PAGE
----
Nicaraguan Missile Danger

The United States had huge concerns about black-market surface-to-air missiles long before this week's attack on an Army Chinook helicopter in Iraq, an assault that killed 16 soldiers. So it came as little surprise that Secretary of State Colin L. Powell, in a brief visit to Managua, rightly asked the Nicaraguan government to destroy nearly 2,000 surface-to-air missiles in its military arsenal.

Nicaraguan President Enrique Bolanos agrees that the weapons -- an ugly part of the legacy of combat from an earlier Sandinista administration -- should be destroyed. Unfortunately for Bolanos, though, some Nicaraguans want to tie the missile destructions to negotiations over the balance of military forces in the region. And some Nicaraguan generals, it seems, argue that the missiles might come in handy in any conflict over old territorial disputes with Honduras or Colombia.

Ridiculous. As Powell pointed out during his visit, "The risk of having these weapons far outweighs any military value they may have." In fact, as he and others note, there's a flourishing global black market for these and other incredibly destructive arms, and many legitimate governments struggle to maintain control over them. It goes without saying that the would-be buyers are among the planet's most disreputable and dangerous. Two years ago, 3,000 AK-74 assault rifles that had been stored in Nicaragua mysteriously appeared in the hands of an irregular paramilitary band, the self-described United Self-Defense Forces of Colombia. Imagine the havoc that could occur if thousands of missiles -- each of which is small enough to fit in a car's trunk and lethal enough to down an airplane flying 15,000 feet overhead -- disappeared in similar fashion, jeopardizing not just U.S. but hemispheric and global air traffic.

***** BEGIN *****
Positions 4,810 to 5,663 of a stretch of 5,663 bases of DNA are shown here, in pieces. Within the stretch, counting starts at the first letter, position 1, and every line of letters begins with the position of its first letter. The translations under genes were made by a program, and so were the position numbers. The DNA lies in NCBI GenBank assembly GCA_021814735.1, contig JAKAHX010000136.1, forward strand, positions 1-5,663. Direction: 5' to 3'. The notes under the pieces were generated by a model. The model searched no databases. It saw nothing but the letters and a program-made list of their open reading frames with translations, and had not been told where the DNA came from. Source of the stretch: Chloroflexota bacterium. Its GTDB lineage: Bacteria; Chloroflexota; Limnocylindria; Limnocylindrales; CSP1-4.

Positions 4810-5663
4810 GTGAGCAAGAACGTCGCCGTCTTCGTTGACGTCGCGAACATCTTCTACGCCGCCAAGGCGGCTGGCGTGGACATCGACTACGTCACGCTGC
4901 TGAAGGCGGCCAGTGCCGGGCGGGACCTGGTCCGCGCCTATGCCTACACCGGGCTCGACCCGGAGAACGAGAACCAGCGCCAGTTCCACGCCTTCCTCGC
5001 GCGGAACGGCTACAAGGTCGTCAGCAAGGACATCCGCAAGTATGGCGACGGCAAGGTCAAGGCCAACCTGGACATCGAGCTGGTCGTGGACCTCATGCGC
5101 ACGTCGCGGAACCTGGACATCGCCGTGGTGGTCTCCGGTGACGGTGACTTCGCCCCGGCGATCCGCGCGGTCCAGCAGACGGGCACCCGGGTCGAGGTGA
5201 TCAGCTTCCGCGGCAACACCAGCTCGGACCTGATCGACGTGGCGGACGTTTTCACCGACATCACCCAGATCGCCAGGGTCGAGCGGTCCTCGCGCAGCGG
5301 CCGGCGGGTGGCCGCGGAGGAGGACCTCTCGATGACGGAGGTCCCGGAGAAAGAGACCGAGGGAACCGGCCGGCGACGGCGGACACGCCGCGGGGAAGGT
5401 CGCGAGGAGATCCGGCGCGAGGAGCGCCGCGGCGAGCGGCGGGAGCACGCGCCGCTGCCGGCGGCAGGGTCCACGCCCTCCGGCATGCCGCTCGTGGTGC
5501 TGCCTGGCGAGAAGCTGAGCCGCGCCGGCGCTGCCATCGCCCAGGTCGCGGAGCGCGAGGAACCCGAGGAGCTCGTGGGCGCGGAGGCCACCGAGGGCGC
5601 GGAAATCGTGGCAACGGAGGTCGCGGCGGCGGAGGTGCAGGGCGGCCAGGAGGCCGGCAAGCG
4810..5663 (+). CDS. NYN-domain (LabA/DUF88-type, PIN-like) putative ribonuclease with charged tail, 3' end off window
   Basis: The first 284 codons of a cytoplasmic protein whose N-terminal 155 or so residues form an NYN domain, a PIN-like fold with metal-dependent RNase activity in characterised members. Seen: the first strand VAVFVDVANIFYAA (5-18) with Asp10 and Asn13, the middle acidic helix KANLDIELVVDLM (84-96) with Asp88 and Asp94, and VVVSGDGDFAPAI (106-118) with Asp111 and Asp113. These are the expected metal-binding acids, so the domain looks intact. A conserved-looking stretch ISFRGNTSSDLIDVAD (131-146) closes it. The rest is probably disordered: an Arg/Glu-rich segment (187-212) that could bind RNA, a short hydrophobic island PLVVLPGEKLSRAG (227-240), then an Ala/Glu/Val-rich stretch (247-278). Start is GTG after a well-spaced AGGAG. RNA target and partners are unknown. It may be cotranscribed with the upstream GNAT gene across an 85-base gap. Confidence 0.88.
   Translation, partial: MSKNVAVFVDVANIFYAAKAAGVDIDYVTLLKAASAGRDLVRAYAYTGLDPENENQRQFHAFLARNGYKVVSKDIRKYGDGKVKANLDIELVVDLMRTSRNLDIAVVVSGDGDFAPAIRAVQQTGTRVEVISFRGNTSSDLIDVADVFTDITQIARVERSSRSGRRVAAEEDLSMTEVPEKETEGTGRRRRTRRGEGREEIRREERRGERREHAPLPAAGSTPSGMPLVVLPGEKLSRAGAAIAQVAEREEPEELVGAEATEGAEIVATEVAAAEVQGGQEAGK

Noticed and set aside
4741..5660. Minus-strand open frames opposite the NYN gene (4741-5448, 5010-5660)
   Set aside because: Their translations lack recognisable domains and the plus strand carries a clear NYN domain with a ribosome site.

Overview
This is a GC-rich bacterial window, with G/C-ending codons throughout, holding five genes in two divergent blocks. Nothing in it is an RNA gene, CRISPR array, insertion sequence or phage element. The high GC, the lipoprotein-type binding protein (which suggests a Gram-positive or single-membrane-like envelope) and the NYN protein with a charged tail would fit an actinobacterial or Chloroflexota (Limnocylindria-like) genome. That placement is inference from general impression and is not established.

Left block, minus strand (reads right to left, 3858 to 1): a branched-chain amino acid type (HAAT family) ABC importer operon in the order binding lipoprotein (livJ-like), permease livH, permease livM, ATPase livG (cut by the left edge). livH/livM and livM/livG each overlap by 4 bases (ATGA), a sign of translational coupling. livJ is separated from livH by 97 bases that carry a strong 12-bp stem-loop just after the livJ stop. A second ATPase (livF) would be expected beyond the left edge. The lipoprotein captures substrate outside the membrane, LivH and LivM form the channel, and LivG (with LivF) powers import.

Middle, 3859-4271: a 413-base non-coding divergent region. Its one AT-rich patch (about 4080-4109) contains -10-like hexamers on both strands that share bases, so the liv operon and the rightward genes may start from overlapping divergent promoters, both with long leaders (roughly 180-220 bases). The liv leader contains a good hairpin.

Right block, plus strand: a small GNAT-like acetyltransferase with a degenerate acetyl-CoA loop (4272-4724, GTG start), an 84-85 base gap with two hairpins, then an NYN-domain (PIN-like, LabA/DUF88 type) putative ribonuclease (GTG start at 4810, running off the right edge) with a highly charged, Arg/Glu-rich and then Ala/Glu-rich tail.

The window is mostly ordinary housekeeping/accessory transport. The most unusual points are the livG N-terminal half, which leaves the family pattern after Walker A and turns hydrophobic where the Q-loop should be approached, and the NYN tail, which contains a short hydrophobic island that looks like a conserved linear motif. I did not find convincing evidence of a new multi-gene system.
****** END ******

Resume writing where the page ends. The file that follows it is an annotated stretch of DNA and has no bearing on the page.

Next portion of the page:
Though Bolanos, who became president in 2002, may be sympathetic to Powell's plea, his own political standing, on this issue and in general, is precarious. The Sandinistas, who control almost half of the National Assembly and still loathe the U.S., won't back him. Bolanos' own party remains upset with him for prosecuting his predecessor, Arnoldo Aleman, on charges he embezzled $100 million. And the clamor the president confronts, as the respected La Prensa newspaper put it in an editorial, is that "no one exchanges nothing for nothing."

The U.S. should help Bolanos get rid of these dangerous arms. In exchange for sending the missiles, valued at perhaps $25,000 each, to the scrap heap, Powell should offer Nicaragua commensurate anti-drug trafficking aid: Better that some dazzling U.S. speedboats and well-equipped American helicopters become the scourge of narcotics dealers down south than that loose Nicaraguan missiles terrorize air travelers worldwide.

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